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John Singleton's Contributions
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The telescope was home made using a plastic tube, with the base made from ¾ plywood. As can be seen from the photograph the tube, stand and base can quickly be disassembled for easy transport to a dark site.

The mirror is 8.5” f6 giving a focal length of 52”. The mirror is mounted on a ¾” ply cell which can be removed and replaced without losing collimation. The diagonal is 2” mounted on a 4 vane spider.

A feature of the scope is the ability to rotate in the central box ensuring comfortable viewing positions at all times. The finder is made from the eyepiece and objective from an old pair of 10 x 50 binoculars and gives an inverted image as the telescope does. The cross hairs were grown on the head of John’s granddaughter, and fitted by John. The telescope runs on PTFE bearings and is very sturdy, if a little heavy to carry.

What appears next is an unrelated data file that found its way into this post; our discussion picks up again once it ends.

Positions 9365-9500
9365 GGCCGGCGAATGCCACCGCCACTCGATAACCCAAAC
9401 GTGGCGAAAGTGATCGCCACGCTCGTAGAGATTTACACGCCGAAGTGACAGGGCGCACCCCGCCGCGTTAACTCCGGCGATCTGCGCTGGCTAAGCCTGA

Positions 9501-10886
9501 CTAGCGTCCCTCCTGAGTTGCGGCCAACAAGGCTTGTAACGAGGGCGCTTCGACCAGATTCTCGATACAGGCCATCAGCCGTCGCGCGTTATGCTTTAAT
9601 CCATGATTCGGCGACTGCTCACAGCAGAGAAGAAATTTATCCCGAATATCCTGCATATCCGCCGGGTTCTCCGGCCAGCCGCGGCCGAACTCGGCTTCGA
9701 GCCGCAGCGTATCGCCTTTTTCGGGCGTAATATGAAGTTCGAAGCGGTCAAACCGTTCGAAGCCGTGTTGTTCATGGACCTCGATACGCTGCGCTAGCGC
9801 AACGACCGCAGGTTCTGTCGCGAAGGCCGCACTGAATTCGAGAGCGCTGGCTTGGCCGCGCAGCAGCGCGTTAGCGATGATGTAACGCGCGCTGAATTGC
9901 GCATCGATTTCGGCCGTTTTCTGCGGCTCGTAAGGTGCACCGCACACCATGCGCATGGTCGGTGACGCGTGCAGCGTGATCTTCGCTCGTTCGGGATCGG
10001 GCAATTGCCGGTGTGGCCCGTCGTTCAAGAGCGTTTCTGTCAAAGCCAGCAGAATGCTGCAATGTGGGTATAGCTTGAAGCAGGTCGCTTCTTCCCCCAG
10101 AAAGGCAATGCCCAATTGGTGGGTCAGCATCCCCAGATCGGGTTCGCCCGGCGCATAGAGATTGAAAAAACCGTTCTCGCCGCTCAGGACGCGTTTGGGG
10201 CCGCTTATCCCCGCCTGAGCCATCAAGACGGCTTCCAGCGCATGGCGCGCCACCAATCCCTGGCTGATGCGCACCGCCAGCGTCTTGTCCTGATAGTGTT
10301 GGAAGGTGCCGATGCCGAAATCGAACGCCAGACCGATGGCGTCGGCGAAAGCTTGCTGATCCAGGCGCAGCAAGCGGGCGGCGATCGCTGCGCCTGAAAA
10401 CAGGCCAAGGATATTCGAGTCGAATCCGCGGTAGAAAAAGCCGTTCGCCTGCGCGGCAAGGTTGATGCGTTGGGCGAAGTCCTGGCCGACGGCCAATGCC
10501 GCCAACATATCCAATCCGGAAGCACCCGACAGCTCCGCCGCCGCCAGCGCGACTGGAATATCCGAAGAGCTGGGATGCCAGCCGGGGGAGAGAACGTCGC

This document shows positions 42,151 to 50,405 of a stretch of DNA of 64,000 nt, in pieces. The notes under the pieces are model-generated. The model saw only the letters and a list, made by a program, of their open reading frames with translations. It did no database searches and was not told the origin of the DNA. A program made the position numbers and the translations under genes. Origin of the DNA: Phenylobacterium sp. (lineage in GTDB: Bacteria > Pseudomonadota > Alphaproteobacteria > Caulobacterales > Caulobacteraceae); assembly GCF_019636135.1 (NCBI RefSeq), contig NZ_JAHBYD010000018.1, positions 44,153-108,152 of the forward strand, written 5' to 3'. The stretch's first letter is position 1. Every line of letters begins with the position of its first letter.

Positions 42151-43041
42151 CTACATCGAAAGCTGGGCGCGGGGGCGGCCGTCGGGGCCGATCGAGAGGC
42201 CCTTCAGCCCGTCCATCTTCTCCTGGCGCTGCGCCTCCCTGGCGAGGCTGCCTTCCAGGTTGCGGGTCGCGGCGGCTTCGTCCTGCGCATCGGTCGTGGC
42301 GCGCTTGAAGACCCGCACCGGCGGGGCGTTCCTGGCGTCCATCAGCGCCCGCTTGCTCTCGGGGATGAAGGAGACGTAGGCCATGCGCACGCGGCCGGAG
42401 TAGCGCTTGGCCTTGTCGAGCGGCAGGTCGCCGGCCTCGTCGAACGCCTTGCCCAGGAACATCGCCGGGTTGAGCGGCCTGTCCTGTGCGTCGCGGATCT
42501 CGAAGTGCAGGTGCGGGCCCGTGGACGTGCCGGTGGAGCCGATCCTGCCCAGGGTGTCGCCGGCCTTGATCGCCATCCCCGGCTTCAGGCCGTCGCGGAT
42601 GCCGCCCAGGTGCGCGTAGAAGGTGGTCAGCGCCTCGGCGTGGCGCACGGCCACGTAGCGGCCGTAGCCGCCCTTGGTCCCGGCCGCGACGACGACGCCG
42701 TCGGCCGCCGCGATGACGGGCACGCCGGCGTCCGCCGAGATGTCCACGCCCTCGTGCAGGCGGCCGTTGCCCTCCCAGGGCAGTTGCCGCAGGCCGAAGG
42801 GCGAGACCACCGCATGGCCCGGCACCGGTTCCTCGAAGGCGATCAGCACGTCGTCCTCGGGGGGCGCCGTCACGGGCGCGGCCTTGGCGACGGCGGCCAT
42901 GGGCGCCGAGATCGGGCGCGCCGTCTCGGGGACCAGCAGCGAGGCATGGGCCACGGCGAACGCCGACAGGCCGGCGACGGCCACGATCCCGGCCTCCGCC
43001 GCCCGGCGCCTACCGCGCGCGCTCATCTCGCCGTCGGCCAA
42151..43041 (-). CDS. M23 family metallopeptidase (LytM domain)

Eyepieces are of various makes, including Televue, Celestron and others comprising the following:

7mm 10mm 19mm 32mm 2.5 x Barlow

These give usable magnifications from 40x with the 32mm to 315x with the 10mm and 2.5x Barlow. (315x is only practical in good seeing conditions). The telescope has now seen 9 years service without the need to re-aluminise then optics. Photography is normally limited to the brighter objects (Moon & planets) but can be used to “piggy back a camera for long exposures when used with the home made driven “English cradle” mounting.










 

 

 

 

 

 

 

 

 

 

 

 


John with Scope

Scope ready for assembly


Scope in cradle

Steves moon
Casseopia from UK